Stanford Cardinal
Coaches on display as South Carolina faces Stanford (Mar 29, 2017)
Stanford Cardinal

Coaches on display as South Carolina faces Stanford (Mar 29, 2017)

Published Mar. 29, 2017 5:29 p.m. ET

DALLAS -- Dawn Staley and Tara VanDerveer meet again, and once again on women's college basketball's biggest stage.

Staley and VanDerveer go way back, most notably to the 1990 Final Four when VanDerveer's Stanford team posted a semifinal victory over Virginia, featuring sophomore guard Staley. VanDerveer guided the Cardinal to a 75-66 victory in that game on the way to the team's first national championship.

The two also joined forces to win a gold medal in the 1996 Atlanta Olympics, with VanDerveer serving as the head coach.

Just about the only thing the two haven't experienced is Staley getting the upper hand, either as a player or a coach, versus VanDerveer.


"I'm 0-fer," South Carolina coach Staley said. "I'm part of the 1,000 wins that (VanDerveer) has. I'm one of the defeated teams in that total win category. I mean, she's a hard win. She's been in these situations a number of times, and she definitely uses her experience against us."

Staley will get another chance on Friday when South Carolina (31-4) faces Stanford (32-5) in a national semifinal contest at the American Airlines Center.

"We're hoping that Dallas brings us a little bit of different luck," Staley said.

But it's not a lucky coincidence that the Gamecocks have reached this stage.

South Carolina punched its first ticket to the Final Four in 2015 before it fell to Notre Dame in the semifinals.

This season, the Gamecocks won the Southeastern Conference and tore through the Stockton Region to reach the Final Four.

VanDerveer has a steep challenge to continue her winning streak versus Staley, and the Stanford coach knows it.

"Dawn is extremely competitive," VanDerveer said. "She's a competitive person, coach, player. She's very intelligent. She's very passionate about basketball. I see all of these things, having coached her and known her for, I guess, about 30 years."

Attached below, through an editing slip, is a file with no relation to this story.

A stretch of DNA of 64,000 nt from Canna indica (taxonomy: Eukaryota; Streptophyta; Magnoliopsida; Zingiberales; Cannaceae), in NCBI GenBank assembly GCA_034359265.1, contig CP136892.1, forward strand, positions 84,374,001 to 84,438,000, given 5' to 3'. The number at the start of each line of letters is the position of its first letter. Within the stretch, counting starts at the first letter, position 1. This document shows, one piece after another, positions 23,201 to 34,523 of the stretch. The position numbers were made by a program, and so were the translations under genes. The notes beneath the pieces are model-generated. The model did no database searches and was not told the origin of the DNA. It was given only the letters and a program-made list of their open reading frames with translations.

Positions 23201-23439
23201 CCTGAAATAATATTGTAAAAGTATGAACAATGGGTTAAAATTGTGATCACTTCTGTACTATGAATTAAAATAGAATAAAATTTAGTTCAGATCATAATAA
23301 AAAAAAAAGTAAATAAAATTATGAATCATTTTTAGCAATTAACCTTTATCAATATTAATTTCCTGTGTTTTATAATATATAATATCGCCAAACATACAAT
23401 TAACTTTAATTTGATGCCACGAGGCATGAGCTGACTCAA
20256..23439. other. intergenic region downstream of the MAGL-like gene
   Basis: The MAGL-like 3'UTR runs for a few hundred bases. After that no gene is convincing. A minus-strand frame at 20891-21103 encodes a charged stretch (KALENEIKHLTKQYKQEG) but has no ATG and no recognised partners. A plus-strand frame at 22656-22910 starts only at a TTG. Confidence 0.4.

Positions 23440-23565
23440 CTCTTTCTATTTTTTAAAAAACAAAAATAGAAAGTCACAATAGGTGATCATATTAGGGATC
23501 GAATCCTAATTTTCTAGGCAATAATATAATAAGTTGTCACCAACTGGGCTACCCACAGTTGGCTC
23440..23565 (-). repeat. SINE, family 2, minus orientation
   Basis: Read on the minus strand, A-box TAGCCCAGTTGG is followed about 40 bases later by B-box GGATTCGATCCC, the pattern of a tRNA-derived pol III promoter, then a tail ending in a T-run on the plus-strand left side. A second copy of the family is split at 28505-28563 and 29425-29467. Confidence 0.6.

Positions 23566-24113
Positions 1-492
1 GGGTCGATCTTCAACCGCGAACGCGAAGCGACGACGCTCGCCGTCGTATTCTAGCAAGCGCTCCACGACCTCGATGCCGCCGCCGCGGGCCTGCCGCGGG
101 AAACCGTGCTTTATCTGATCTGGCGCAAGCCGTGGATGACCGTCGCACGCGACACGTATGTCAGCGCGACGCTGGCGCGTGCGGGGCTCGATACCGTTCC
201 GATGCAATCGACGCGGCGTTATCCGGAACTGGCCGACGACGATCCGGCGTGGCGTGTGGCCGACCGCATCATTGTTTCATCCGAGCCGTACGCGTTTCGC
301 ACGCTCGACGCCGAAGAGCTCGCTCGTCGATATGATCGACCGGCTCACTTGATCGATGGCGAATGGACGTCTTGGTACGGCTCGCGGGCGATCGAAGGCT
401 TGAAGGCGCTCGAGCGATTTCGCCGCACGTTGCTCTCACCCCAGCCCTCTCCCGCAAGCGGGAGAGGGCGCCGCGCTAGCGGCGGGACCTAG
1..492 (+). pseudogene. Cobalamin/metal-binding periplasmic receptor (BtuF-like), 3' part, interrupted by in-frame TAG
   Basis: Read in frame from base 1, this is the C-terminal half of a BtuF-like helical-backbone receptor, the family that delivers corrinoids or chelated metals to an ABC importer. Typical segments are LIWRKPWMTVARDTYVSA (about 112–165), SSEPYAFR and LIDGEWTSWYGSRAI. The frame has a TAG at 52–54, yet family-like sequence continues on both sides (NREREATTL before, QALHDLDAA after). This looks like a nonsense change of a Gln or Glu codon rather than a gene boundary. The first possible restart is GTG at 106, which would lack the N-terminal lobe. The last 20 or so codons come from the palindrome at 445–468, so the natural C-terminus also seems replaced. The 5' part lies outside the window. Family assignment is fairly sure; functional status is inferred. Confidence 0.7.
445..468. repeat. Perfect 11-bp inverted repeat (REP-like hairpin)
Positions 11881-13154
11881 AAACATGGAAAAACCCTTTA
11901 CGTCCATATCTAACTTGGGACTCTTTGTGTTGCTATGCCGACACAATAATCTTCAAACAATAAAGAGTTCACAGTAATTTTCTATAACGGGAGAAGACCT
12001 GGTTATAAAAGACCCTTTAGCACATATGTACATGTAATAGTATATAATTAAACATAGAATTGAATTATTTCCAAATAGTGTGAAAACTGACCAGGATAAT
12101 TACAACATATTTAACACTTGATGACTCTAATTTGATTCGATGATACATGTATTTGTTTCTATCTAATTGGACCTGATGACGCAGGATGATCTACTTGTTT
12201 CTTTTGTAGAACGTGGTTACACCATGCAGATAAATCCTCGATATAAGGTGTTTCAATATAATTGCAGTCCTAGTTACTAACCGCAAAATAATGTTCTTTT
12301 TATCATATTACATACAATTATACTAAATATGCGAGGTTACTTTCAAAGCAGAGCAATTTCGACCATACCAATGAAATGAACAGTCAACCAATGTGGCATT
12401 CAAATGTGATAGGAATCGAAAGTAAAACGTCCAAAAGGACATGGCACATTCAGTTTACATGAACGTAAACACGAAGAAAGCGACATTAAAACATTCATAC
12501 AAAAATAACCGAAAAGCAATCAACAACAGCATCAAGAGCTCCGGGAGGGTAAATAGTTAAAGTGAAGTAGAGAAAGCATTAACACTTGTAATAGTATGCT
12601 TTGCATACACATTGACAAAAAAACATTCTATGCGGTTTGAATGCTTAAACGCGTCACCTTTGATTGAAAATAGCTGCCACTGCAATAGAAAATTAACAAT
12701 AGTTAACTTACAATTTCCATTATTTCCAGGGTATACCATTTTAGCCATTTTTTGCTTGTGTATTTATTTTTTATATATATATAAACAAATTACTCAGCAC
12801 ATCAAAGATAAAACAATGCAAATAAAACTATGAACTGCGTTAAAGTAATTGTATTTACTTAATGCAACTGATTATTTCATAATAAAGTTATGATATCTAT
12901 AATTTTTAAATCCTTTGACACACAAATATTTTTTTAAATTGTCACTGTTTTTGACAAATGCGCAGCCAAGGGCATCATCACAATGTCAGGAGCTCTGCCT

Staley also has perhaps the biggest individual star in this Final Four in junior forward A'ja Wilson, who averages 17.9 points and 7.4 rebounds.

"They have an elite player in A'ja Wilson," VanDerveer said. "They get her the ball. She is a big presence down low."

Stanford will counter with a balanced team that features a trio of double-digit scorers in forward Erica McCall (14.4 points per game) and guards Brittany McPhee (13.4) and Karlie Samuelson (12.8), as well as facilitator guard Marta Sniezek, who averages 4.4 assists.

"They've got the key ingredient to beating you," Staley said. "If you don't have a star, star player, you do it by committee. When you do it by committee, you have to play each committee member. You have to give them their own space. You don't have to double-team any one person, but you do have to prep for them top to bottom."

Along with teaming together on Team USA, another thing VanDerveer and Staley have in common is neither seems to be just happy to be at the Final Four.

The winner of the Stanford-South Carolina matchup will play the Connecticut-Mississippi State winner in the national championship game.

"It helps when you have experience at the Final Four," Staley said. "We feel different as a coaching staff. We feel better prepared to know what is expected. ... Although we're going to enjoy it, we're going to be better prepared for our players and our program, especially the ones that haven't experienced it."


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